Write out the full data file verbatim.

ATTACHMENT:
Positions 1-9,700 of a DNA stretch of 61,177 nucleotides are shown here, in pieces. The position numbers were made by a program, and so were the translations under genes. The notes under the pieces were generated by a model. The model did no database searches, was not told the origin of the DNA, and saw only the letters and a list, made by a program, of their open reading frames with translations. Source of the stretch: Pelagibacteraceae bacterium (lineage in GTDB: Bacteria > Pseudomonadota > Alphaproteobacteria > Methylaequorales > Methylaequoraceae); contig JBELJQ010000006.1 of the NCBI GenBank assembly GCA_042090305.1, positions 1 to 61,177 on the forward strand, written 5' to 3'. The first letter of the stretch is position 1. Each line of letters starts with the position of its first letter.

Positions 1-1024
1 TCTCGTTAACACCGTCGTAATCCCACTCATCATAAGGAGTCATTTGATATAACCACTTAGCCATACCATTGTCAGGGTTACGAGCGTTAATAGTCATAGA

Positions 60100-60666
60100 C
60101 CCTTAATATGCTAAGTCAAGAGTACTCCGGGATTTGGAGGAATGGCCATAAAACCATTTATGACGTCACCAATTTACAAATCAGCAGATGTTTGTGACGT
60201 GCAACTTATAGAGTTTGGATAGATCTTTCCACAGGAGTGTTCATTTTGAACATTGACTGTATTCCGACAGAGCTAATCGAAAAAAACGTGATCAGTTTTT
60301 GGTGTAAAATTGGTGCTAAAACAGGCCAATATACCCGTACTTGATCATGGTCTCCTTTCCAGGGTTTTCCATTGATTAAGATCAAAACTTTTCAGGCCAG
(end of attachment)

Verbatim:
Positions 1-9,700 of a DNA stretch of 61,177 nucleotides are shown here, in pieces. The position numbers were made by a program, and so were the translations under genes. The notes under the pieces were generated by a model. The model did no database searches, was not told the origin of the DNA, and saw only the letters and a list, made by a program, of their open reading frames with translations. Source of the stretch: Pelagibacteraceae bacterium (lineage in GTDB: Bacteria > Pseudomonadota > Alphaproteobacteria > Methylaequorales > Methylaequoraceae); contig JBELJQ010000006.1 of the NCBI GenBank assembly GCA_042090305.1, positions 1 to 61,177 on the forward strand, written 5' to 3'. The first letter of the stretch is position 1. Each line of letters starts with the position of its first letter.

Positions 1-1024
1 TCTCGTTAACACCGTCGTAATCCCACTCATCATAAGGAGTCATTTGATATAACCACTTAGCCATACCATTGTCAGGGTTACGAGCGTTAATAGTCATAGA

Positions 60100-60666
60100 C
60101 CCTTAATATGCTAAGTCAAGAGTACTCCGGGATTTGGAGGAATGGCCATAAAACCATTTATGACGTCACCAATTTACAAATCAGCAGATGTTTGTGACGT
60201 GCAACTTATAGAGTTTGGATAGATCTTTCCACAGGAGTGTTCATTTTGAACATTGACTGTATTCCGACAGAGCTAATCGAAAAAAACGTGATCAGTTTTT
60301 GGTGTAAAATTGGTGCTAAAACAGGCCAATATACCCGTACTTGATCATGGTCTCCTTTCCAGGGTTTTCCATTGATTAAGATCAAAACTTTTCAGGCCAG